The funny thing is that this strategy can in no way increase readership. It can only DECREASE readership for the columnists while temporarily lining the corners of the Times' pockets.

How do I know this? Because the strategy has already desreased Tom Friedman's readership by one. Me.

Posted by: Rick Prescott at September 25, 2005 07:49 PM

I can't help but believe that Karl Rove awoke and thought that he had died and gone to heaven when the Times dumped three of the most reviled people on his "enemies" list -- Dowd, Krugman, and Rich -- from widespread circulation. Whatever in the world was NYT thinking?

And, making things even worse, is the Times's arrogance of including subscription content on its "Most E-mailed" list. The first "friend" of mine who sends me a link to paid content is going to receive a stern rebuke; if he does it a second time, he'll be killfiled.

Posted by: Richard Anderson at September 25, 2005 08:45 PM

At $49 per year they must feel their readers will buy enough subscriptions to pay the freight so to speak. Why should everything on the net be free. It's not anyway you know, lots of content is behind walls. Personally I dislike the NYT for its liberal, no socialist editorial stance. On the other hand I applaud them for judging their material of some value. Really if you want to read it that badly then pay for it. It is that simple.
btw- their TimesFile feature on the new service is Furl under a private label. In some senses the NYT is beginning to get it. The purchase of About dot com was the first signal.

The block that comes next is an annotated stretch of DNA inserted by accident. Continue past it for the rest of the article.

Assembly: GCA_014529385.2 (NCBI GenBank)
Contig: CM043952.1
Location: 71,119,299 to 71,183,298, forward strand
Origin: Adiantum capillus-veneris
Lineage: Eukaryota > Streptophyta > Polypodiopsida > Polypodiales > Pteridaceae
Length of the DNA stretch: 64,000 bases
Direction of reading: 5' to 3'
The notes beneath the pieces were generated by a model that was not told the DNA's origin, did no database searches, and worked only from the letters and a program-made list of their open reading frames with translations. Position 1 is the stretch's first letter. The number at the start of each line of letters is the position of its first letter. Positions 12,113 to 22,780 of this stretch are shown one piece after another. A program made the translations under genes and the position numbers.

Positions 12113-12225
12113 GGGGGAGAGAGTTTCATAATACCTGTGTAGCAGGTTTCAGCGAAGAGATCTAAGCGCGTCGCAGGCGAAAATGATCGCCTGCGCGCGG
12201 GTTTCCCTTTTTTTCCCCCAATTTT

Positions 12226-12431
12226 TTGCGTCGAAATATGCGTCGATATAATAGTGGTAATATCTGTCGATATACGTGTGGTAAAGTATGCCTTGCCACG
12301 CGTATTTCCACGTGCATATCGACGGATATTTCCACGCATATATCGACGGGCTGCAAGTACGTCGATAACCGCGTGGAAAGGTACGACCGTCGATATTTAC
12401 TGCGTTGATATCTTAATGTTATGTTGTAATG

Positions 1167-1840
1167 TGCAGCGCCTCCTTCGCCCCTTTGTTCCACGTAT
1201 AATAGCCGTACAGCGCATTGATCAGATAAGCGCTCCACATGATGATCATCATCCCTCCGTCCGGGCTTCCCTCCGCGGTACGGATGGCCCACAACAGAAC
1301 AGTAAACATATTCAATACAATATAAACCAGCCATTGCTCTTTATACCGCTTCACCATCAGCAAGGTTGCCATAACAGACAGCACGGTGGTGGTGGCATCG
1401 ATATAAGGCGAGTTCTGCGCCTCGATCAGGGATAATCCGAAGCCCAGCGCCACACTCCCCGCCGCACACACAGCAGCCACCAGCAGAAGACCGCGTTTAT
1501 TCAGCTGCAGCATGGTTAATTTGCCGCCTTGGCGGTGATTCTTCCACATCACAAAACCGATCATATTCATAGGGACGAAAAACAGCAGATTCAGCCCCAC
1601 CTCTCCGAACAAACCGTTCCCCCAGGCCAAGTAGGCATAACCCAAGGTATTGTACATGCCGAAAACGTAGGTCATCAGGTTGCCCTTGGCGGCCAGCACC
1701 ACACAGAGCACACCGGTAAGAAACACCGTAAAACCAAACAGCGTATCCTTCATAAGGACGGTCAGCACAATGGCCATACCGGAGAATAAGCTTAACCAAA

Posted by: Mike at September 25, 2005 09:24 PM

Mike: spoken like a true commission paid salesman whore. Bush and Rove would be proud.

Now, go rip off and old lady with a money management scam and sell a non-existant property and casualty policy to a New Orleans flood victim.

Why are you trolling around a free access to NYT Op-ed's site anyway? You two-faced punk.

Posted by: Ralph Nader at September 25, 2005 10:47 PM

One would think that if you pay for the NYT that the advertising would be removed from the pages - at any rate the entirely annoying pop up advertising.

I believe that the profit is from the advertising dollars in a newspaper, based on circulation; the subscription price would cover the cost of production.

At $50 I think the price is too high.

Posted by: Terri K at September 26, 2005 03:29 AM

Everything on the web should be free. Everything should be free. People get stuck on the vending model that revenue is raised per some theoretical unit sold, but that's just one model. Too much of legacy American business is ruled by the sales managment staff whose careers are shaped around bait and switch collection schemes.